Meara Sharma: How are you doing? Give me a sense of your context.

Afrah Nasser: I’m coping. I mean, Swedish winter is very harsh. It’s nonstop evening. Can you imagine that? Evening all day long. Then the nature of my work is about people in famine, people persecuted, detained, tortured. I spend most of my time talking to people on WhatsApp, whether inside Yemen or in the diaspora. It’s just so depressing. The weather is depressing, the work is depressing.

I don’t recommend Sweden at this time of year.


Meara Sharma: What are the big questions occupying you right now, as a researcher and journalist, but also just as Afrah, a Yemeni?

Afrah Nasser: There are multiple fronts to the conflict in Yemen, and the humanitarian crisis is absolutely horrific. But the main question is: how can we save Yemen from being a failed state? Ensure it is a state where basic rights are protected, where people can enjoy life without human rights violations and misery?

As someone who grew up in Yemen and is living in exile now, I’m pretty much dominated by the feeling of guilt. It’s like, I survived, you know? Survival guilt. And I see, from people inside Yemen, especially those who have access to social media, a tendency to say, “Look, these Yemenis outside, they’re not doing enough to help us. They’re enjoying their time.”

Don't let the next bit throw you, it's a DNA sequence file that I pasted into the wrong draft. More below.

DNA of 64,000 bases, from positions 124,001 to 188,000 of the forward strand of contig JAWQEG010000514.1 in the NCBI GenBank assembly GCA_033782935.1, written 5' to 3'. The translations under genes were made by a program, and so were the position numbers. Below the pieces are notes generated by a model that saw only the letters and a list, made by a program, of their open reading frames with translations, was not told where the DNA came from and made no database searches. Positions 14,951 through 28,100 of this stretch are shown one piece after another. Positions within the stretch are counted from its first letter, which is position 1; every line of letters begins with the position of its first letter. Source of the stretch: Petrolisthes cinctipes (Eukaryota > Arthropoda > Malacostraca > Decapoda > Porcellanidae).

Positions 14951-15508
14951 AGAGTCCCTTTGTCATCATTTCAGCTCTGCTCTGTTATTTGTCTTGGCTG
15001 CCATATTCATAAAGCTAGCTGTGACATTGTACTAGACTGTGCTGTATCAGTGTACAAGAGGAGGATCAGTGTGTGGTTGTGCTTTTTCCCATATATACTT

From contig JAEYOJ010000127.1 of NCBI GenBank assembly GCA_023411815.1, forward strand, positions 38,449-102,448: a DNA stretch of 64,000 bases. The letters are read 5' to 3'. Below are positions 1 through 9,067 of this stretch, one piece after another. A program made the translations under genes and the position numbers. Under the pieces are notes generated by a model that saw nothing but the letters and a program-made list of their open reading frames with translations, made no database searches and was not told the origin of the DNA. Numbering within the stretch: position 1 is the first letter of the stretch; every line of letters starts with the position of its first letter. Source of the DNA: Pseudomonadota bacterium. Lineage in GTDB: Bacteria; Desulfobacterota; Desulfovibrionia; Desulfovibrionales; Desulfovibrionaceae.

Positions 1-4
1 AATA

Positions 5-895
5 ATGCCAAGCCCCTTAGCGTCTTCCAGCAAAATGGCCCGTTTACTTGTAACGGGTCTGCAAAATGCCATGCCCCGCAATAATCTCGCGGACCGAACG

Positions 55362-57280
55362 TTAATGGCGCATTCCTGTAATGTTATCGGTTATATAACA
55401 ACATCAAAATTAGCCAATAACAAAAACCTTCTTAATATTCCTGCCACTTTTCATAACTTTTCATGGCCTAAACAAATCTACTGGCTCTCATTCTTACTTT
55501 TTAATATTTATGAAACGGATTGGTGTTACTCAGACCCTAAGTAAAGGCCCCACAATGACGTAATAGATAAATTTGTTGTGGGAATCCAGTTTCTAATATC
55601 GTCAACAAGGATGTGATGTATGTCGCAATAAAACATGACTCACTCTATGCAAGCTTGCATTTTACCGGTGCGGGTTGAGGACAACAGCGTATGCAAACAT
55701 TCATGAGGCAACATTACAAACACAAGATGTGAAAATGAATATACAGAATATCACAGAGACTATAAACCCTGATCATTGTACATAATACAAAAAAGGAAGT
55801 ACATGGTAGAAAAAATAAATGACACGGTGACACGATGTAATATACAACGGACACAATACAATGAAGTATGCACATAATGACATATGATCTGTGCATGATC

It reminds me that I have a responsibility from the outside towards people who are stuck inside.


Meara Sharma: What was the context in which you left Yemen?

Afrah Nasser: I was working as a journalist, and then the uprising started I became involved with that. We were a really tiny group of Yemeni journalists writing in English, so the Ali Abdullah Saleh regime and the pro-Ali Abdullah Saleh people tried to control us. I started getting a lot of online bullying, hateful comments, death threats.

Around then, I was invited to attend a workshop in Sweden. I didn’t have any idea of what Sweden was at that time. But I came, and while I was in Sweden, violence broke out in Yemen. My family was displaced from one area in Sana’a to another area. When I called them, they were like, “You can come back but there is a lot of violence and also, if you come back, you cannot write again.” My family, out of a sense of protectiveness, was threatening me, not allowing me to write again.

I couldn’t imagine myself not writing. I decided to stay here in Sweden. I became a political refugee. And the violence never ceased in Yemen.


Meara Sharma: You left without realizing that you were actually leaving for good.

Afrah Nasser: Exactly. I went through a lot of phases. Now when I look back, I just feel so sad. But I also think how courageous I was. I said, “Let me write here for at least some time. Then maybe I can go back, at some point.” I mean, my passion for writing and journalism became home.


Meara Sharma: You’ve been covering diplomatic aspects of the conflict, some of which play out in Europe, but you’re also in touch with what’s actually happening to people in Yemen. What’s it like to move between these realms?